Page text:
Clouds, but not clouds!

You are traveling in a car. Perhaps you are driving. Perhaps you are not. There’s a passenger. Perhaps there are more. You are looking straight ahead into the horizon, to the wide sky, feeling content. You notice the clouds are beautiful, very beautiful, voluminous, thick white, and kind of like strings. The sky is otherwise clear. Blue and beautiful. The more you look, the more fascinating the cloud pattern becomes. It’s very peculiar. You have never seen clouds like that. You are taking out your phone to snap pictures. You are also saying something to the passengers. Perhaps it’s a passenger. You are saying “look at those amazing clouds”.  She looks up and is now riveted to the sky.

^BStratocumulus clouds.^b Long streaks of strato- cumulus over distant mountains. This low altitude (500-2,400 metre height) cloud is made up of water and ice particles. It is usually arranged in circular contiguous mounds as a patchwork or in orderly groups, but here prevailing winds have produced elongated streaks of the cloud. In bad weather stratocumulus may form an almost solid deck with rolling edges. Stratocumulus is very common, generally occurring in the northern hemisphere in winter and rarely producing rain. The distant mountains are the Rincon range, photographed from Mount Lemmon, Arizona, USA.

Image source: This is the closest image I could find to meet the image in my head.

The stringy clouds are now moving rapidly and getting thicker. You are now chasing the clouds and have forgotten about your planned destination. The road you are traveling is wide. A few lanes on your right and left. Perhaps it’s a highway!

Now the clouds are noisy, a humming noise. They are now dancing perhaps. They turn and twist and curl and roll and shrink and stretch. You can now make out a shape. Like a moving dragon! Picture those dragons you see during Chinese new year celebrations. And now, imagine the drums.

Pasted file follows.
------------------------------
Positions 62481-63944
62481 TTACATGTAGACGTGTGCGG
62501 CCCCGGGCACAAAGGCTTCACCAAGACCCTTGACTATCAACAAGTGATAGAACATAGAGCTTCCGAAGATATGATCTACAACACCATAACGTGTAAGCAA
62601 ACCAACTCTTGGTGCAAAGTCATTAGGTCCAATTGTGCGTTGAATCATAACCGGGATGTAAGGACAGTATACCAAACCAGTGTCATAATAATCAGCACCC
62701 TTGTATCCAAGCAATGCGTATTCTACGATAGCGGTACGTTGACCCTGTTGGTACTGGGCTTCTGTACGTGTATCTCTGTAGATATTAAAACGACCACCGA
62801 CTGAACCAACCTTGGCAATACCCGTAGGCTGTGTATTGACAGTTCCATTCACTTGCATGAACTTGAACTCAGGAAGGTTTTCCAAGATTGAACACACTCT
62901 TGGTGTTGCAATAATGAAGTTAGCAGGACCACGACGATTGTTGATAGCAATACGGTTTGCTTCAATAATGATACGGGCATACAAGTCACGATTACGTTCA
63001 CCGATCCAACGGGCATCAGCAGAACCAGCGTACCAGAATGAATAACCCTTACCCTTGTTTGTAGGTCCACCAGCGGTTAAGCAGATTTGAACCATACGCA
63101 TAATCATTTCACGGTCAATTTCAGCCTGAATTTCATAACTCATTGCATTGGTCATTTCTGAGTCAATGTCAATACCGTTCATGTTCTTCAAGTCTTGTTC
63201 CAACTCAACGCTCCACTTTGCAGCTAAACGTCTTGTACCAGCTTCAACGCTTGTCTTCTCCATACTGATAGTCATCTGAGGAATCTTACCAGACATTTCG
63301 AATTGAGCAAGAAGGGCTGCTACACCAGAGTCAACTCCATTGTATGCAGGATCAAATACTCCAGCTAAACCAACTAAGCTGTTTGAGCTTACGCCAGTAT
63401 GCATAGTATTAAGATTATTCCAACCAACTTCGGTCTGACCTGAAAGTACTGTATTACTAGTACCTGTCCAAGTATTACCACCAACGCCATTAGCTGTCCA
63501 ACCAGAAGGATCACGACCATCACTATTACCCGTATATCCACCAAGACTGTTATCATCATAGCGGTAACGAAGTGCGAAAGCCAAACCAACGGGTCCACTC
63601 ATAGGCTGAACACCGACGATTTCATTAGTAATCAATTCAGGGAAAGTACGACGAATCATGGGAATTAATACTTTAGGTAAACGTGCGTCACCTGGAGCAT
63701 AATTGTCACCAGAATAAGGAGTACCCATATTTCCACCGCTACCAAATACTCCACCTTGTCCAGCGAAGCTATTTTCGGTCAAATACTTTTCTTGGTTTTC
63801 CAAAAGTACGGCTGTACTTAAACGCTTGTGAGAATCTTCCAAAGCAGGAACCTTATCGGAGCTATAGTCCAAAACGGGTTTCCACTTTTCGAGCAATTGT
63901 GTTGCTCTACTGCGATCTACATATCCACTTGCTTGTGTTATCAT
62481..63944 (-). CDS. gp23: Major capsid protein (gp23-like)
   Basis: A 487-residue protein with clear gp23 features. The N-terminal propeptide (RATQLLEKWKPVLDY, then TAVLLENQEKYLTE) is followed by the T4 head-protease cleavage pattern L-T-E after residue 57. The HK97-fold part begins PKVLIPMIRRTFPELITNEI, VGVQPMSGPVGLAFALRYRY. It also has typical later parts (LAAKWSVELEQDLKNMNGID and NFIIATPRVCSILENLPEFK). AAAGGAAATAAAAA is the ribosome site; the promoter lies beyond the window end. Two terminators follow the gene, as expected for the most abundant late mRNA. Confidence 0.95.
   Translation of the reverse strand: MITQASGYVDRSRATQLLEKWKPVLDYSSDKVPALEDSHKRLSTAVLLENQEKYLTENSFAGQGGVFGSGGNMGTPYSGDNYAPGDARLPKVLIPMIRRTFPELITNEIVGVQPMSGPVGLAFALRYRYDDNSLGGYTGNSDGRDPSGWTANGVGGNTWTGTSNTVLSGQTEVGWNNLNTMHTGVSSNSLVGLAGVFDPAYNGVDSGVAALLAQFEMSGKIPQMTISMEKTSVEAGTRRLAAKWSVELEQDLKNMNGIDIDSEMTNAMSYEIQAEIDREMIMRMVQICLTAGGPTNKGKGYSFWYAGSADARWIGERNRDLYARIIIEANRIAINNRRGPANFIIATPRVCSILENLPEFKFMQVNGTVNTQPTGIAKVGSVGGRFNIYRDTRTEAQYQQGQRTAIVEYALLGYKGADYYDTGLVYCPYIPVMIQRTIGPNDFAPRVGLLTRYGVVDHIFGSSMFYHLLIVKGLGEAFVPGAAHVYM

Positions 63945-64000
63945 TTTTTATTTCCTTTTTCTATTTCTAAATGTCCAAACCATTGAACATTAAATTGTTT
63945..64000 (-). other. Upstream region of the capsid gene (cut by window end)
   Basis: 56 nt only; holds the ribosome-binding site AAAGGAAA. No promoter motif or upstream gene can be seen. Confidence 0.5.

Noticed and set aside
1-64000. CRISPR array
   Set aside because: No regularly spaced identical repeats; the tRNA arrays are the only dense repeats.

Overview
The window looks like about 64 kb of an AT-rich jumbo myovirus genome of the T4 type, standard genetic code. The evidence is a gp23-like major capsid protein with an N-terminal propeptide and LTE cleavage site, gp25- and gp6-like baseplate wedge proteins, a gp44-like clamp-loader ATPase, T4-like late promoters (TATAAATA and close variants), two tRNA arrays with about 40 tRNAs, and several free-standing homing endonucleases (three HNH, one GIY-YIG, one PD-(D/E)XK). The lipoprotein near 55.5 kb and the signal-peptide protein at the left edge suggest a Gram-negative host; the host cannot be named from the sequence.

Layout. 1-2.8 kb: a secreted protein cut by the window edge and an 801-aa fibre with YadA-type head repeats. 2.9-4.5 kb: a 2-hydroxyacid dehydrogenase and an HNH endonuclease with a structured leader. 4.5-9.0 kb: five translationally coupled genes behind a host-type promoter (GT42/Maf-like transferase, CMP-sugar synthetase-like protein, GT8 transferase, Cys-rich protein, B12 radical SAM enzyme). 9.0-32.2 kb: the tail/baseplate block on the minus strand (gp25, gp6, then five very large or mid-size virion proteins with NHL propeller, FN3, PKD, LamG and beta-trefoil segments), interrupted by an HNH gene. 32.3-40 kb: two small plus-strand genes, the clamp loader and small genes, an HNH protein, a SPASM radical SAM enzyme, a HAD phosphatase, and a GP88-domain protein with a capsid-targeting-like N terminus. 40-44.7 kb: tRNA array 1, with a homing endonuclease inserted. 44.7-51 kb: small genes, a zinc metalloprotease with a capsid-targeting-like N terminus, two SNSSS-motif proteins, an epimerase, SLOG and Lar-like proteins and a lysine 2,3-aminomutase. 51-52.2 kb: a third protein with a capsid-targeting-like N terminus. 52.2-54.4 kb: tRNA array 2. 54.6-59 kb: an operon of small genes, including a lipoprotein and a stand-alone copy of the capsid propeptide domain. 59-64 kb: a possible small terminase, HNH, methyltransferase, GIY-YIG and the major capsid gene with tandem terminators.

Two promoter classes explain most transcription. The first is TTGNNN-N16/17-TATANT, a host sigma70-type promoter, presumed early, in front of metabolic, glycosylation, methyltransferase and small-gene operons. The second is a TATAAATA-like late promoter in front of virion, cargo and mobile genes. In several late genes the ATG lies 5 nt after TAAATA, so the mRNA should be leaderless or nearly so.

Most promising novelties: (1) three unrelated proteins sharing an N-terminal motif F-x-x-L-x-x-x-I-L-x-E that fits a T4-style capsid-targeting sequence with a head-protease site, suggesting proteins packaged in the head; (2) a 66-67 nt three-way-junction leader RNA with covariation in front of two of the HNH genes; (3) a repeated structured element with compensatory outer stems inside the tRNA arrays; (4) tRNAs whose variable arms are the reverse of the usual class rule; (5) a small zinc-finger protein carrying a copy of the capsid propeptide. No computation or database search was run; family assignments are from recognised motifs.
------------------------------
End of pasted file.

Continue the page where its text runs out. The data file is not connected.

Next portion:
It’s now pretty loud. The cloud, no! the dragon! is now moving swiftly. It’s still white. It’s still string-like. It’s still cloud-like. It’s huge, spreading the sky, and it’s swift and loud.  It’s now pouncing.

There’s now another presence. You earlier didn’t notice it perhaps. You don’t clearly see it. Perhaps it’s another cloud-like creature. What you know is that it’s sinister. What you see is the dragon fiercely attack this other presence — loudly, fearlessly, mercilessly, with force. That other presence is chopped into pieces.

By now you are out of the car, standing perfectly still, head tilted up, riveted to the action of that unknown on another unknown. There are lots of other cars on the road, bodies standing outside their cars looking up, just like you. There’s no sound from the road, not a cry, not a sigh, not even a draw of breath. The sky is loud though, the road is silent.

The stringy clouds are reversing its steps. It’s quicker now, than when it formed into shape. Back to clear blue sky.

Now complete silence.

Now you are told, “the dragon cloud is you”.

You are also told “all the standing bodies on the road are you too”.

Image source:


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I write as I think. I think as I write.

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